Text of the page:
New study from the University of Minnesota suggests reevaluating global carbon emissions targets.
Because plants need carbon dioxide to grow, scientists have expected rising atmospheric CO2 to substantially enhance plant growth, offsetting a portion of human CO2 emissions and, in turn, slowing climate change. However, new research adds to a growing body of research challenging this expectation.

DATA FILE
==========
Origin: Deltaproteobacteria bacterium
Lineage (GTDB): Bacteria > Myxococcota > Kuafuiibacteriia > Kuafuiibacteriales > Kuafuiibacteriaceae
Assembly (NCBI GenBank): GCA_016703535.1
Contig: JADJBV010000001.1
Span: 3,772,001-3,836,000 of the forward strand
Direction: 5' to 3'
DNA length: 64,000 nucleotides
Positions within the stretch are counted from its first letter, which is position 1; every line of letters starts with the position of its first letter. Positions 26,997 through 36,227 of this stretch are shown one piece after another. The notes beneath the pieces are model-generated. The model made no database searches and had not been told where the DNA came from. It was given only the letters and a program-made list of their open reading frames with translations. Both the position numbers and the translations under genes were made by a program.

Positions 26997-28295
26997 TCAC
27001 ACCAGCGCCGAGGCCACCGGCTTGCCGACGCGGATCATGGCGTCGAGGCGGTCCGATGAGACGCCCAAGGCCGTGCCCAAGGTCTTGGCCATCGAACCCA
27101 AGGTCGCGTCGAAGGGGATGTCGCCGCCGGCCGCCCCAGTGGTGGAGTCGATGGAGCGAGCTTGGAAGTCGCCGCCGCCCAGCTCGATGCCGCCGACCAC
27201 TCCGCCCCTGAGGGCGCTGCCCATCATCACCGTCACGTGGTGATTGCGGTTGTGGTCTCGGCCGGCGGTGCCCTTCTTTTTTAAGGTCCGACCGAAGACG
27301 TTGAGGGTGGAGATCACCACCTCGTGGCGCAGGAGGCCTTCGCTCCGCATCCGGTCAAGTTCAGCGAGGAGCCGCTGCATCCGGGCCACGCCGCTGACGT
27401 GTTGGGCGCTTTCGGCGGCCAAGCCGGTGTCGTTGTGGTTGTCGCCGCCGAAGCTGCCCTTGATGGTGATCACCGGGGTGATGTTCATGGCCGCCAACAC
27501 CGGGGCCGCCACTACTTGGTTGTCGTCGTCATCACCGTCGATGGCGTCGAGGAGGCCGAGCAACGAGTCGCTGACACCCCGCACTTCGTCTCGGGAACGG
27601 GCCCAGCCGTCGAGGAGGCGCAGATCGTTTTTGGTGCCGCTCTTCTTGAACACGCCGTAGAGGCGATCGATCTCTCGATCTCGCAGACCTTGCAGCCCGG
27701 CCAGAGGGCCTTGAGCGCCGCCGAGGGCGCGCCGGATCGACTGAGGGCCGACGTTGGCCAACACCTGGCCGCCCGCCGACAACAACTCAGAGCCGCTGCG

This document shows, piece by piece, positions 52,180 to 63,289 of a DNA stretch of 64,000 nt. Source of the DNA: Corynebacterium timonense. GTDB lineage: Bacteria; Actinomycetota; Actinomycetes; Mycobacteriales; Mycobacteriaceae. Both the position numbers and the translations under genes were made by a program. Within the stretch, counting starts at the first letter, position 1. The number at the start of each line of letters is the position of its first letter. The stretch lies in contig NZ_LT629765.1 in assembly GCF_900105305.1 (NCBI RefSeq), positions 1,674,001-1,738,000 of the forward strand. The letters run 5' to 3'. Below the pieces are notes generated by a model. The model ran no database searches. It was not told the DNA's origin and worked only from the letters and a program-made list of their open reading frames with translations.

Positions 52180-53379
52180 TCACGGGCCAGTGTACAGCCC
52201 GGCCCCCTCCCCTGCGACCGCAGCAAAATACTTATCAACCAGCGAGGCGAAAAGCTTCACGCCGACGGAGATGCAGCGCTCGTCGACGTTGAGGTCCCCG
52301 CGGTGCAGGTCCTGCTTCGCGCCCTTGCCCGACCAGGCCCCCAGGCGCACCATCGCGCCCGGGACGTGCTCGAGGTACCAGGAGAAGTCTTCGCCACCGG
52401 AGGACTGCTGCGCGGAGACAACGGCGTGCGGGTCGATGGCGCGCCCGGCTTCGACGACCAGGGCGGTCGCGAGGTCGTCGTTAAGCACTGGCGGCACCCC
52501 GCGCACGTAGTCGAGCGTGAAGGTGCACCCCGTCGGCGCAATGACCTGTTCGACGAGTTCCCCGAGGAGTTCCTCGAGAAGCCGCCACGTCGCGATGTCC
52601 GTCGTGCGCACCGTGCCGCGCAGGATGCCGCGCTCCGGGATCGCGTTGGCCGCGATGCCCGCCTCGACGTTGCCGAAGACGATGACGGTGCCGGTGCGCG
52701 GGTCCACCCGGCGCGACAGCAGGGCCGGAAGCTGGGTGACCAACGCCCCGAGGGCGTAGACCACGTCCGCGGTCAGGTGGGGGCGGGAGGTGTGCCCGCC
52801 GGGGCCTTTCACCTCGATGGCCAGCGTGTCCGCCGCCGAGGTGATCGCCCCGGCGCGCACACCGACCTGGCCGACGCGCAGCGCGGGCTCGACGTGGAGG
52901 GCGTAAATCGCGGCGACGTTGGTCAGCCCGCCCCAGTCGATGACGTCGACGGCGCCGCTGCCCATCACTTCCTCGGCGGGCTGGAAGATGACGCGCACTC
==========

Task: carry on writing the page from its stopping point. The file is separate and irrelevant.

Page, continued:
The authors identify two important factors that could be driving the divergence between satellite-based results and model-based results: availability of water and availability of nutrients. Satellite data indicate that warmer climate conditions resulting from rising atmospheric CO2 may be increasing plant water stress, counteracting any positive effect of CO2. Additionally, limited availability of nitrogen and phosphorus in the environment could also limit the ability of plants to soak up additional CO2 (see also previous work co-authored by Smith). –(December 2015) from a ScienceDaily press release.